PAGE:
Low-income pensioners to be spared the franking credit refund crunch?

If you read financial news it would almost been impossible to miss that Labor announced it would remove franking credit refunds from the tax system. This didn’t go down well with the people who get the refunds, particularly pensioners.

It’s understandable why pensioners would feel the most aggrieved as the refund is part of their annual calculation of how much money they have to spend each year in retirement.

Labor’s main target was the very wealthy who get huge refunds from the system, but everyone would have been caught up in this change.

However, in an article in the Fairfax Media Limited’s (ASX: FXJ) AFR it was revealed that Labor will announce an adjustment to the plan.

Low-income pensioners will likely be removed from the plan to remove refunds. The change is expected to include part pensioners and full pensioners at little cost to the budget.

Labor has been encouraged by polling showing there was support for the franking credit change among all demographics including ages, gender, share owners and people earning more than $87,000. Apparently 42% of people supported the policy whilst 35.8% were against it.

Industry Super Australia has recommended that there should be a $1,000 refund cap, with an exemption for all pensioners only costing $238 million in the first year.

A Labor source told the Financial Review “We expect to get a bit of a knock in the polls because of the scare campaign and misinformation. We’re working on ways to protect pensioners. Once that’s done Turnbull will have nowhere to hide. He’ll be left defending tax refunds for millionaires who don’t pay tax.”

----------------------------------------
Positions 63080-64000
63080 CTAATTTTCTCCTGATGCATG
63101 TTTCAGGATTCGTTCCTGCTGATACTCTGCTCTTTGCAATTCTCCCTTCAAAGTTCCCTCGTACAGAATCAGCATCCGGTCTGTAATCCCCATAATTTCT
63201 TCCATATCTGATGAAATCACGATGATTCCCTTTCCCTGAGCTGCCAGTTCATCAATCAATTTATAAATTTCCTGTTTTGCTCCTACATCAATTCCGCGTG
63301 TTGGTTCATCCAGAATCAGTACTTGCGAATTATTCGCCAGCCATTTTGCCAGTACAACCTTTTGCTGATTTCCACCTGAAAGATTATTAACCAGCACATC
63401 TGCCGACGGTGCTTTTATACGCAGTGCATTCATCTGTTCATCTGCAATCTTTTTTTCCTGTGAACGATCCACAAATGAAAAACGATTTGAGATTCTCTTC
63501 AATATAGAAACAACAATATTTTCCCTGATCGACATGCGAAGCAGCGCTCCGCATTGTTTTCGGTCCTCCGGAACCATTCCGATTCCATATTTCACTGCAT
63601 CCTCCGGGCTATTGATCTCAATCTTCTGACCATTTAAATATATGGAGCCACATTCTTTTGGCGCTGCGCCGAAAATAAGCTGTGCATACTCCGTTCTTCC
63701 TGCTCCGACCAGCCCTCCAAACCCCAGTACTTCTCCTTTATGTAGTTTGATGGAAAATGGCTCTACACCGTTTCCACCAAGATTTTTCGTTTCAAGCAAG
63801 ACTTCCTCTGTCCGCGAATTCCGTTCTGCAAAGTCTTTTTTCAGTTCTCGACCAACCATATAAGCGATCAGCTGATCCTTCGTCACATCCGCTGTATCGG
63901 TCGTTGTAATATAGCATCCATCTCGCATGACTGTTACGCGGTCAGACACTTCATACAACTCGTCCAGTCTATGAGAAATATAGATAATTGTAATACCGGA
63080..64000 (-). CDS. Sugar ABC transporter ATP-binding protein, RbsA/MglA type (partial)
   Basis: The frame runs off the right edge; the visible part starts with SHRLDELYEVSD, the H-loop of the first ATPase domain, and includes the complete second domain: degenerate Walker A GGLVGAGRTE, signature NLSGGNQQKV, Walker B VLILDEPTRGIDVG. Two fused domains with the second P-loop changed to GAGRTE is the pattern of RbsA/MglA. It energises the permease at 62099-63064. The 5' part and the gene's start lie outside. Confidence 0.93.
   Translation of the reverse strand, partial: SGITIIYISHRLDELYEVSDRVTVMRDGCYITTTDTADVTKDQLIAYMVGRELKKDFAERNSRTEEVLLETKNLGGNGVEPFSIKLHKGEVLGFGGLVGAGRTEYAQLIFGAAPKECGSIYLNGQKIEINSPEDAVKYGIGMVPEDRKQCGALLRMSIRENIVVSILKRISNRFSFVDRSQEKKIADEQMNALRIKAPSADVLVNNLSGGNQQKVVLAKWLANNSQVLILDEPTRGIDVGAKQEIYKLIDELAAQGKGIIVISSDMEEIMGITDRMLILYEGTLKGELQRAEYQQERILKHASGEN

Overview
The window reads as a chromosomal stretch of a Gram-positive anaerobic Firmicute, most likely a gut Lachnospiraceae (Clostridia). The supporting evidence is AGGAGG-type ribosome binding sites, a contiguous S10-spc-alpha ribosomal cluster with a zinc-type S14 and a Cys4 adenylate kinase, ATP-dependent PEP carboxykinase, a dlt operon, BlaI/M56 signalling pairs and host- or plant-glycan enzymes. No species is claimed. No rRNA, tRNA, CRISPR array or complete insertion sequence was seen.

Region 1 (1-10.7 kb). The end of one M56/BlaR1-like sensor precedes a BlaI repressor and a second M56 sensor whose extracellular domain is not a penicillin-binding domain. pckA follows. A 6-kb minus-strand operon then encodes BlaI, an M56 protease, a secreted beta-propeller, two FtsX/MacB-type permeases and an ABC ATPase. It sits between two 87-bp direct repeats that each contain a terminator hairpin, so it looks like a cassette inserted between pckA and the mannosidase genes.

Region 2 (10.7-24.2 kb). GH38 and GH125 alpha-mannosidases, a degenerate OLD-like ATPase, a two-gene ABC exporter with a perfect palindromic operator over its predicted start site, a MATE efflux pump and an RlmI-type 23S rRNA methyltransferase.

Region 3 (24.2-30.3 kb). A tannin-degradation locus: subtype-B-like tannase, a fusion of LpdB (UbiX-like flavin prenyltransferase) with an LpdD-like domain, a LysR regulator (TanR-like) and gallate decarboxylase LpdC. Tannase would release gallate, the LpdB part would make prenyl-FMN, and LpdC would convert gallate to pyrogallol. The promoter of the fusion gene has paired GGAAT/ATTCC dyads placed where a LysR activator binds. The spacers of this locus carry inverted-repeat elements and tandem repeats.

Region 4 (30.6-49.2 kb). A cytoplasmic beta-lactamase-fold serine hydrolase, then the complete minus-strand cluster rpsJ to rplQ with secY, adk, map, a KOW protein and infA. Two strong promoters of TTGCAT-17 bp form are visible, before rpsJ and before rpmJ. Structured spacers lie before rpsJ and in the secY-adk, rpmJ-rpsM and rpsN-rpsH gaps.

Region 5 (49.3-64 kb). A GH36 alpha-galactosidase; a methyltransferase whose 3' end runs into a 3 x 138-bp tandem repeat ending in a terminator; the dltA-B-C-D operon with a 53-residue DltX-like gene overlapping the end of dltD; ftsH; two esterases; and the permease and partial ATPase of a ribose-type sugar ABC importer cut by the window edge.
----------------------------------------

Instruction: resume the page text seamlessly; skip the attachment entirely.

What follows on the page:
Foolish takeaway

This sounds a bit better but if it’s only about pensioners it could still be unfair to on low-income people who heavily rely on the refund as part of their budget.

The best strategy for dividends is to buy shares that are rapidly increasing their income, like this top stock that I own in my portfolio.

Top 3 ASX Blue Chips To Buy In 2018

For many, blue chip stocks mean stability, profitability and regular dividends, often fully franked..

But knowing which blue chips to buy, and when, can be fraught with danger.

The Motley Fool’s in-house analyst team has poured over thousands of hours worth of proprietary research to bring you the names of "The Motley Fool’s Top 3 Blue Chip Stocks for 2018."

Each one pays a fully franked dividend. Each one has not only grown its profits, but has also grown its dividend. One increased it by a whopping 33%, while another trades on a grossed up (fully franked) dividend yield of almost 7%.

The names of these Top 3 ASX Blue Chips are included in this specially prepared free report. But you will have to hurry. Depending on demand – and how quickly the share prices of these companies moves – we may be forced to remove this report.

Click here to claim your free report.

Motley Fool contributor Tristan Harrison has no position in any of the stocks mentioned. The Motley Fool Australia has no position in any of the stocks mentioned. We Fools may not all hold the same opinions, but we all believe that considering a diverse range of insights makes us better investors. The Motley Fool has a disclosure policy. This article contains general investment advice only (under AFSL 400691). Authorised by Scott Phillips.

Two New Stock Picks Every Month!

Not to alarm you, but you’re about to miss a very important event! Chief Investment Advisor Scott Phillips and his team at Motley Fool Share Advisor are about to reveal their latest official stock recommendation. The premium “buy alert” will be unveiled to members and you can be among the first to act on the tip.

Don’t let this opportunity pass you by – this is your chance to get in early!

Simply enter your email now to find out how you can get instant access.

By clicking this button, you agree to our Terms of Service and Privacy Policy. We will use your email address only to keep you informed about updates to our website and about other products and services we think might interest you. You can unsubscribe from Take Stock at anytime. Please refer to our Financial Services Guide (FSG) for more information.